Puppy Care for new parents

We feel that your initial visit with your new puppy is very important. Since a lot of information will be covered, we have written down some points you may wish to remember.

Congratulations on your new puppy!

Vaccines: DA2PP or DHPP: (Distemper, Hepatitis or Adeno2 virus, Para influenza and Parvo-virus). This vaccine is given in a series and is one of the most important things you will ever do to protect your dog’s health. The first DA2PP is given at 6-9 weeks of age, and is then repeated every 3-4 weeks until the puppy is 16 weeks old.  

Leptospirosis:  is a bacteria spread by wildlife and ingested by dogs drinking out of puddles. It can be contracted by people so it is a human health concern. It is given in a series of two injections 3 weeks apart followed by a yearly booster.

Bordetella: This vaccination is given to prevent contagious tracheobronchitis or “kennel cough.”

Remember to keep your puppy out of public parks, boarding kennels, doggy day cares and places with large numbers of dogs until this initial series of vaccines are completed.

Spaying and Neutering:  We recommend that female dogs be spayed at 6 months of age (prior to their first heat cycle). Small breed dogs are prone to retention of primary teeth, so we recommend spaying at six months of age which allows us to identify and extract retained primary teeth without scheduling a second anesthesia. Female dogs spayed prior to their first heat cycle enjoy a 99% reduction in the incidence of mammary (breast) cancer.

Male dogs should be neutered to prevent prostate disease and minimize certain behavioral problems. Again six months of age is a good time to perform this procedure so we can check for retained primary teeth at that time and remove them if indicated.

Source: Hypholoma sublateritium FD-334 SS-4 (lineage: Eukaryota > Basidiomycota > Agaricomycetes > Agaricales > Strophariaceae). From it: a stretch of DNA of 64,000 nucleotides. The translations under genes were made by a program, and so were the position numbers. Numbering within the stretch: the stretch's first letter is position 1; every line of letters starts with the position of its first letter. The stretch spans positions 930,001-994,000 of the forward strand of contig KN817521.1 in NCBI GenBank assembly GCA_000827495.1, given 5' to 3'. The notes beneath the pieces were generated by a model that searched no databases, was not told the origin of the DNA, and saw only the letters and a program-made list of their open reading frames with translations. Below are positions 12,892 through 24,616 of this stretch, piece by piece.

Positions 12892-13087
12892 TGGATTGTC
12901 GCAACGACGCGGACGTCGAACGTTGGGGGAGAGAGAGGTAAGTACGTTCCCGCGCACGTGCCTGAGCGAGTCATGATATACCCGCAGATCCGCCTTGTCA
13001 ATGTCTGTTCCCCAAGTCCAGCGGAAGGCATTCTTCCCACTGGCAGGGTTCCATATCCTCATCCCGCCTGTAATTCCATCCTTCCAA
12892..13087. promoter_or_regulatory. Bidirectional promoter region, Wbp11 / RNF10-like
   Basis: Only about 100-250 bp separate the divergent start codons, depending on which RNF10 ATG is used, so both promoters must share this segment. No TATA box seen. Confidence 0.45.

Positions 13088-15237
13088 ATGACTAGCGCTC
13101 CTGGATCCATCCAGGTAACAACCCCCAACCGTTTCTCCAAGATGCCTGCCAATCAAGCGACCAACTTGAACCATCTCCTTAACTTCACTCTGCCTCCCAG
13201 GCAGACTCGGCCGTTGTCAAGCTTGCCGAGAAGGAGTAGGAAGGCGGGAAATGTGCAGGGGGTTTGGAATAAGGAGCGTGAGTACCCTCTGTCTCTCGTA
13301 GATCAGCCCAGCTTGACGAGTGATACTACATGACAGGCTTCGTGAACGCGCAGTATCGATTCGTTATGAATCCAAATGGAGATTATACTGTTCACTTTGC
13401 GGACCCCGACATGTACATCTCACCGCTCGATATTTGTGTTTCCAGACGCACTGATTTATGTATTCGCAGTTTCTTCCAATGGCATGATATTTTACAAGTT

Heartworm Disease:  Heartworm disease is a serious illness that can rob your dog of its health and even its life. Heartworm larvae are transmitted by infected mosquitoes that bite the dog and deposit heartworm larvae on the dog's skin.  The best way to protect your dog is to prevent heartworm disease by giving a monthly heartworm preventative. There are several different types of heartworm preventatives that we carry.  Heartworm medication should be given once every 30 days for the life of your pet.  A heartworm test should be done at least once a year.

Flea and Tick Prevention: We recommend starting your puppy on a flea and tick preventative. Pets can acquire fleas and ticks any time they enter an infested area, which can include parks or areas frequented by other pets. In general, flea shampoos, dips, and collars are ineffective for long-term control. We carry several veterinarian recommended flea/tick products that are used monthly for prevention.

Pet Identification: We recommend some kind of identification for all pets. We offer HomeAgain microchip permanent identification available here. This is given by a simple injection during an office visit.  Another identification which we highly recommend is ID tags that are on their collars at all time with your contact information.  These can be purchased at your local pet stores.